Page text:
Right EVERYBODY who follows me, go and follow @SophiaMyles - spin that fireplace. NOW. I'll explain later. Or not.
Of course @SophiaMyles is Sophia Myles who played Madame De Pompadour in the 10th Doctor story 'The Girl in the Fireplace', written by the Moff. Sophia apparently replied: 'Watch this (fire)place and also added 'The plot thickens...' [I'm not a twitter nit so have to take other people's word for all this!]
Will Moff play it safe, again, and go for an actress he's already used in Who? Maybe. Would he openly drop such a huge hint about the next companion? Probably not.
My feeling - maybe she will appear in the next series (or maybe Sherlock, which has been suggested elsewhere), but not as companion... she's two year's older than Matt Smith, which would, I think, be a bit odd...
My vote, if we had to recycle someone - bring back Michelle Ryan (Lady Christina de Souza), preferably in PVC catsuit! I mean, there's a loose end that needs tying up - last seen flying off in a red London bus... come on, surely the Moff can't resist the temptation to tie up every loose end ever in the history of the show... (now there's a challenge for him).
A long-lost radio script for an episode of a proposed Doctor Who radio series, to be made in the late sixties, and starring Peter Cushing as the Doctor, has been discovered in the BBC archives.
Journey into Time was written by Malcolm Hulke, who went on to write some of the most regarded scripts of the classic series of Doctor Who. In the radio play, a pilot of which was recorded but never broadcast, the Doctor, accompanied by his granddaughter, ends up in the midst of the American Revolution. The recording has been lost for many years.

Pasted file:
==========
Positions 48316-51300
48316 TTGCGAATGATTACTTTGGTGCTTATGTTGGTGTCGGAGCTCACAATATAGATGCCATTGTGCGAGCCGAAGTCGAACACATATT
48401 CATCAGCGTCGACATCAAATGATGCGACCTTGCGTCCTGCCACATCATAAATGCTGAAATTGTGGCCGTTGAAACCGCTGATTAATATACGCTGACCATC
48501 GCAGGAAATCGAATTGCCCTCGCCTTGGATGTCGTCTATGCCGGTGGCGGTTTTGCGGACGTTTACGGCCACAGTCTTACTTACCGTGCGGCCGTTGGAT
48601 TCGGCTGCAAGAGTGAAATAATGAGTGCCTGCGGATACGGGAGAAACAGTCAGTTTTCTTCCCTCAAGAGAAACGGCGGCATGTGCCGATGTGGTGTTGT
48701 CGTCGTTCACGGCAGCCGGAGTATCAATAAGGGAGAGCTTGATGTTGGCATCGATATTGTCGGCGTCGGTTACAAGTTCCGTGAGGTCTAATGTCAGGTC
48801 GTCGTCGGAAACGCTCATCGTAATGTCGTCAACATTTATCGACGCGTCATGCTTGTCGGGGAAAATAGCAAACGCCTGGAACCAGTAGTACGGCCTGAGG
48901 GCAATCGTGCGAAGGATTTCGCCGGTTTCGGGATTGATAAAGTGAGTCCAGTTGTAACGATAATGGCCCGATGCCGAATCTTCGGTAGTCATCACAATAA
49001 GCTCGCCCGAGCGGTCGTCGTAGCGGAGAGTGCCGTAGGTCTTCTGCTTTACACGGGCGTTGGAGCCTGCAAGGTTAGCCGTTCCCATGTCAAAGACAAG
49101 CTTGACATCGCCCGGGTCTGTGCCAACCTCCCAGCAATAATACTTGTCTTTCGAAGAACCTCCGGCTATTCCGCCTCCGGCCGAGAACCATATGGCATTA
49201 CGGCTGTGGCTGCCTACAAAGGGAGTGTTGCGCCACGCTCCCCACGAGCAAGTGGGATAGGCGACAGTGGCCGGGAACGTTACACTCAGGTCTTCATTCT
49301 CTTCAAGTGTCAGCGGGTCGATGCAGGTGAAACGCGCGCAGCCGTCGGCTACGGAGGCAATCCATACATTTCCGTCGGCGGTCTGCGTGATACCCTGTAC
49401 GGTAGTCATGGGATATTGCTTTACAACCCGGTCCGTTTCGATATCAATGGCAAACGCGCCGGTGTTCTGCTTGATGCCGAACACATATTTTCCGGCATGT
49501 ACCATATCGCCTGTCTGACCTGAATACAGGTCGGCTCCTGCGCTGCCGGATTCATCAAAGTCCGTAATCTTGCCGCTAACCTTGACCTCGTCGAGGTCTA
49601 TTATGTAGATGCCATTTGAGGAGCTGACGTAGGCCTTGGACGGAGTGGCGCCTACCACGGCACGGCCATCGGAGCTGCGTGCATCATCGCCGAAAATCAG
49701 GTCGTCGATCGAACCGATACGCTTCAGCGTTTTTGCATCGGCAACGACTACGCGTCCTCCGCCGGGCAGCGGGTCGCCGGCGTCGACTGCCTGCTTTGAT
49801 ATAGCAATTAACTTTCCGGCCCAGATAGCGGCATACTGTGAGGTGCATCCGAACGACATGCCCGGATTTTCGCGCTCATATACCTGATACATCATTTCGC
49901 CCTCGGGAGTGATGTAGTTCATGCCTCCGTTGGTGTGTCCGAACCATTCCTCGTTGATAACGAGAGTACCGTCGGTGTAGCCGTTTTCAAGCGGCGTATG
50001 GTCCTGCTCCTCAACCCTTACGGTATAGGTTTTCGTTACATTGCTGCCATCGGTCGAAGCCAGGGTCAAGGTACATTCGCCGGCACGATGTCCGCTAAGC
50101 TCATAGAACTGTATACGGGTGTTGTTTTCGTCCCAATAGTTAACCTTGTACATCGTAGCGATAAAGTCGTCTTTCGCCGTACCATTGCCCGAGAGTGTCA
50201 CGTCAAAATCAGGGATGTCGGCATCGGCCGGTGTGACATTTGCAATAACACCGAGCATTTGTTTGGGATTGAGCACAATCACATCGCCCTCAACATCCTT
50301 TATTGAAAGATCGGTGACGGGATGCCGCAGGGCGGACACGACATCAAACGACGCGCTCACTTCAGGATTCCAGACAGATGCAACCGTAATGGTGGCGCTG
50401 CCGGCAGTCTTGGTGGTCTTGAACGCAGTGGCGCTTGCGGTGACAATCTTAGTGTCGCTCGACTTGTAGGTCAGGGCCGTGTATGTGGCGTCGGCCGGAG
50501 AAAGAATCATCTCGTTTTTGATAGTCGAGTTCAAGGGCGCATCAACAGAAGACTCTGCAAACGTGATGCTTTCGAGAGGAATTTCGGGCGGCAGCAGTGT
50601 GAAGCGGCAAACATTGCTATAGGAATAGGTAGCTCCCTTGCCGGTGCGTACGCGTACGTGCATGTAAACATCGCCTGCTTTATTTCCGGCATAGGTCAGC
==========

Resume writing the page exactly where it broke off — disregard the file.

The series was proposed as a collaboration between independent company Stanmark Productions and Watermill Productions, who put forward plans for 52 episodes to be made for Australia and other overseas territories. It would star Cushing, who had previously played a character called 'Doctor Who' in the two Dalek movies made earlier in the decade. Its existence was known about through promotional material discovered in 1989, but the script was thought lost until it was discovered by Richard Bignell in a file of merchandising queries held in the BBC archives.
The series was rejected by the BBC with Martin Esslin, head of sound drama, saying: "As a typical commercial production for unsophisticated listeners in Australia or even some parts of the United States, it stands up quite well. As a piece of science fiction, however, it strikes me as extremely feeble."
The story detailing precisely what happened back in 1966/67, along with the original pilot script, is detailed in the third issue of the production research magazine Nothing at the End of the Lane, published on Monday 16th January.